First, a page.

Category Archives: Poetry Events

WOW!!! THE BARDS GO WILD 80 Events for National Poetry Day (Friday, 28 August)

A press release:

From seasoned award-winners to newbies facing a microphone for the first time, National Poetry Day — Friday, 28 August —unleashes the power and excitement of poetry for one incredible day of activity all around New Zealand.

Celebrating its 18th year, National Poetry Day 2015 features an astounding 80 events from Kerikeri to Southland and into cyberspace. This year’s calendar holds something for everyone, from aspiring  to established poets, and from those who enjoy poetry to those who think poetry isn’t for them. The 2015 calendar of events offers a way for anyone to get involved in the poetry community, discover New Zealand poets, share their own work or find out what it is all about.

“One of the best things about poetry is you can make it into whatever you want it to be,” says national coordinator, Miriam Barr. “There are no rules in poetry, or rather all the rules are there to be broken and bent. Poetry lets you say what you need to say, the way you want to say it.” This year, the New Zealand poetry community brings you poetry slams, poetry-music jams, poetry art exhibitions, performance poetry, poetry with dance, poetry street-chalking, bookshop readings, famous poets reading their work, writing competitions, open mic events that invite you to share, and a bunch of online events open to  everyone.

The full calendar of events is live online now.  Competitions open for submissions across August and warm-up events kick off the week leading up to National Poetry Day.

Highlights of this year’s National Poetry include:

Nationwide For the first time ever, National Poetry Day will be celebrated with an international link-up: ‘The Ex-Pat Poet’s Portal’ features interviews with and readings by Dr Amy Brown, Jennifer Compton and Anna Forsyth, New Zealand-born poets living in Melbourne. It’s hosted by Melbourne poet and host of La Mama Poetica, Amanda Anastasi, and streamed live on a Google Hangout broadcast, with questions live on Twitter and a YouTube video after the event. There’s also the Poetry Phone, Poems in Your Pocket and more.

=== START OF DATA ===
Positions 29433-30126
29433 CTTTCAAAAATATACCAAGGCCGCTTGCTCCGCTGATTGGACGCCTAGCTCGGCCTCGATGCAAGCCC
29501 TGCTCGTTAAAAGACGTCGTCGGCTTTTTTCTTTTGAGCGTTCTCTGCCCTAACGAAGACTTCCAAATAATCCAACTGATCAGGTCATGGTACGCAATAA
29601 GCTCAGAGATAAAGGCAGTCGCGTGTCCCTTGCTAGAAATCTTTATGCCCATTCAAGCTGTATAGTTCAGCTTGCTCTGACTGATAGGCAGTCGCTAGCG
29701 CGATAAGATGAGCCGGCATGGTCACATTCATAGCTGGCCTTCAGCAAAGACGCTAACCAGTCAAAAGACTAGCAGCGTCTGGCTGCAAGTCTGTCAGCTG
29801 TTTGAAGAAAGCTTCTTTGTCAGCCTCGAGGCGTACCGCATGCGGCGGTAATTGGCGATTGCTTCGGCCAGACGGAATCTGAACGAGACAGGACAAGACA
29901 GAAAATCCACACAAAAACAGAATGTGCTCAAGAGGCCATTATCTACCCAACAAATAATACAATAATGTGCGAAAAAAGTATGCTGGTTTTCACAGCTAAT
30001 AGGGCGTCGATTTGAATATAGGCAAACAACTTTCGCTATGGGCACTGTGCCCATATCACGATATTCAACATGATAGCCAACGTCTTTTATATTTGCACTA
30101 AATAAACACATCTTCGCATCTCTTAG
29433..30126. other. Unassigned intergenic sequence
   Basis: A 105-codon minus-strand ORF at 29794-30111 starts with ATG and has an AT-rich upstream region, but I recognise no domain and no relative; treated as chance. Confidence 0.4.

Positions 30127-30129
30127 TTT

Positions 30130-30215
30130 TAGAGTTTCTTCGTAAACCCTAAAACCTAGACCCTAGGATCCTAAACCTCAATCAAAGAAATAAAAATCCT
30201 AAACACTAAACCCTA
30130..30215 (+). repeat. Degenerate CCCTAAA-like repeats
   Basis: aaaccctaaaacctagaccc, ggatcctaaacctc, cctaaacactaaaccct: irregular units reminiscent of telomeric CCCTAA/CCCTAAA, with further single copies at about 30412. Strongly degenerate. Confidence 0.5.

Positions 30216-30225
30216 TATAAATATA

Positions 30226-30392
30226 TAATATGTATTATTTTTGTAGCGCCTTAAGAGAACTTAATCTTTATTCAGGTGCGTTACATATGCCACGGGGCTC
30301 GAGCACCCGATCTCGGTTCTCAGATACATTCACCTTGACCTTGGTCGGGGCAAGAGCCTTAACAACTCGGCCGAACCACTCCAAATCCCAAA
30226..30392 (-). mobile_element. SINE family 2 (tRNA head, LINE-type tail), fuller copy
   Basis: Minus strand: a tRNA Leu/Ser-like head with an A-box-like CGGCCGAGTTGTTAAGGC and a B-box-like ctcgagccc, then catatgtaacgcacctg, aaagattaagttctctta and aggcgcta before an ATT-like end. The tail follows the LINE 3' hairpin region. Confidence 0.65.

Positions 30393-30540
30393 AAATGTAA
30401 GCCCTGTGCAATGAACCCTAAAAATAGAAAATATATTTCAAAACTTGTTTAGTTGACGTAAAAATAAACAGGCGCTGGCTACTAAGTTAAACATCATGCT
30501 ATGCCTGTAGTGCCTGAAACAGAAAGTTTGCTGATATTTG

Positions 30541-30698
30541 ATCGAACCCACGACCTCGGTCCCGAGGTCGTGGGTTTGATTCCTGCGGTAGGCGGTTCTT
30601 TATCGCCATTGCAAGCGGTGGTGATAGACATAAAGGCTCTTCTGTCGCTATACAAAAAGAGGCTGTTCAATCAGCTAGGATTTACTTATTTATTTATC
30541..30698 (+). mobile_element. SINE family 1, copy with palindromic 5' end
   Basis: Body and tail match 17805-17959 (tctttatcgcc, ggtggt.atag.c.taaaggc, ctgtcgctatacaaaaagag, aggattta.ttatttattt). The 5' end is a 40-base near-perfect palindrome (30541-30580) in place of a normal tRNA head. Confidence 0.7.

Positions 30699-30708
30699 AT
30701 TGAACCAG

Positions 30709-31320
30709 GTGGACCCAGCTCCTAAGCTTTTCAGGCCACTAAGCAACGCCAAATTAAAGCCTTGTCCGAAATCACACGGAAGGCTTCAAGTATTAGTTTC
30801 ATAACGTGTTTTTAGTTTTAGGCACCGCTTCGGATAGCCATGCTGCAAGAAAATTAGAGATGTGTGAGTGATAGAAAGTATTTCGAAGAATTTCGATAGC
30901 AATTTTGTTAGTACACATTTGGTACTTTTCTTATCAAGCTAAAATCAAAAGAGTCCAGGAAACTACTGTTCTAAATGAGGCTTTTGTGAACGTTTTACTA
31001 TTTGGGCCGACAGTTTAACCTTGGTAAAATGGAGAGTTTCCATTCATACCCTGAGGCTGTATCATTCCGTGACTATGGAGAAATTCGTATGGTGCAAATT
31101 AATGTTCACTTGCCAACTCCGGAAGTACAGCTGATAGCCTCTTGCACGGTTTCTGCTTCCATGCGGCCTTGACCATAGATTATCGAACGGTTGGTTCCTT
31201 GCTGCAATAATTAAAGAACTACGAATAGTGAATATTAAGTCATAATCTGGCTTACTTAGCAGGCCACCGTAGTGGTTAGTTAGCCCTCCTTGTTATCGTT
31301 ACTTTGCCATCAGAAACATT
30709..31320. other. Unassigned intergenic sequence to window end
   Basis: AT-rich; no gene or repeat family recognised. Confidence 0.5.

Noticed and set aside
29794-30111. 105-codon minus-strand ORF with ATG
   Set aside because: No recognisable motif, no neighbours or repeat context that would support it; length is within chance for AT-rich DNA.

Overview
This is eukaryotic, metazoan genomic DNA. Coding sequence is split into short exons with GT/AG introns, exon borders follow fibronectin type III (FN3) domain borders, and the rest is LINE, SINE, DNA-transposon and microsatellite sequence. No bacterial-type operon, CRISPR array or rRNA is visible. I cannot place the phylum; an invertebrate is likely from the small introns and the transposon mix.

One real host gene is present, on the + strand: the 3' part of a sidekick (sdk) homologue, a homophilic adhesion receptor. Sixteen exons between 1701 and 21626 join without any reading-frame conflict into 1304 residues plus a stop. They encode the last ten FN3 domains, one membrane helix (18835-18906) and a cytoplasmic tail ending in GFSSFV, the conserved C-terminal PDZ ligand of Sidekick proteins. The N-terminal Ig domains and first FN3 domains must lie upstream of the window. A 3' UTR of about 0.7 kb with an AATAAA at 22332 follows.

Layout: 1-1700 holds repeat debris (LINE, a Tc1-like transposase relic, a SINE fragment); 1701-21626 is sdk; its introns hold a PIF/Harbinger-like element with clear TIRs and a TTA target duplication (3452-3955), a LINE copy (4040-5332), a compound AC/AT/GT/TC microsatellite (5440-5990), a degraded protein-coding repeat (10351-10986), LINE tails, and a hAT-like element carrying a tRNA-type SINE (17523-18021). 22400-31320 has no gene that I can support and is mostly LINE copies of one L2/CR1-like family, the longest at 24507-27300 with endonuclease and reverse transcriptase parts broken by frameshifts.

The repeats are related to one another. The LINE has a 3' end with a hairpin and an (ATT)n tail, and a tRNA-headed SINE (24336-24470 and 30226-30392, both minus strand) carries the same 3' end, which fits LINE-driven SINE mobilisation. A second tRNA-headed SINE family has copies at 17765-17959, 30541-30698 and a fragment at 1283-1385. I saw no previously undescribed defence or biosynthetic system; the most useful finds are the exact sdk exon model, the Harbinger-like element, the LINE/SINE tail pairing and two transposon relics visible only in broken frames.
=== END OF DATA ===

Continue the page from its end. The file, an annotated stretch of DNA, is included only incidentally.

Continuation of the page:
Kerikeri  ‘Rhymes in the Vines’ celebrates poetry in Northland at Fat Pig Vineyard with an open mic and wine-tasting to wind-down the day after National Poetry Day on the 29th of August.
Whangarei  An open mic and the launch of Fast Fibres 2, a compilation of poems by Northland poets at Mokaba Café featuring local poets Piet Nieuwland, Michael Botur, Victoria del la Varis-Woodcock, Maureen Sudlow, and more.
Auckland seems to specialise in quirky events. They include readings at the Happy Tea House, Grey Lynn, a poetry-event venue in a converted sleep-out (hot drinks, orange juice, and breakfast supplied); a poetry walk that starts at the phone box outside Carl’s Junior, next to Aotea Square, and to get people warmed up, the ninth annual ‘Resurrection Night’, in which poets dress up as or pay homage to a dead poet. Slightly more mainstream and totally engaging are readings at the Takapuna Library with Robert Sullivan and others; ‘All Tomorrow’s Poets’, showcasing 10 young poets, in the tiny space above Time Out Bookstore in Mt Eden; the twelfth annual reading event by the marvellous ‘Divine Muses’ with Siobhan Harvey, Tusiata Avia and Jack Ross among the line-up; ‘Poetry Central’, an evening of poetry reading and festivities at Auckland Central City Library.
West Auckland Kumeu An open mic night. Bethells Beach: The “We” Society Poetry Day Wrap Party launches the society’s anthology at Te Henga Studios.
South Auckland A poetry slam at Manukau Institute of Technology, featuring Courtney Sina Meredith.
Hamilton An open mic night followed by a poetry slam at the Garden Place Library; ‘Poetry and Paint’, in which poems become paintings, at the University of Waikato’s Art Fusion Gallery, and  an exhibition of the work created at ‘Poetry and Paint’ with a night of performance poetry.

Katikati Three events, including the annual Haiku Poetry Path prize-draw and an open mic event at Browny’s Café.
Palmerston North Five events, including the Pamutana Poetry Picnic, New Zealand poems set to music by New Zealand composers and performed by the Palmerston North Girls’ High School chamber choir, and the Wisdom Lounge, a digital exhibition showcasing poems and poetic proverbs from Manawatu and around the world.
Wairoa Three events, including the announcement of the winners of the local  poetry competition — Te Roto, Te Awa, Te Moana -The Lake, the River, the Ocean, for poems in English or Te Reo Māori  on one of these themes.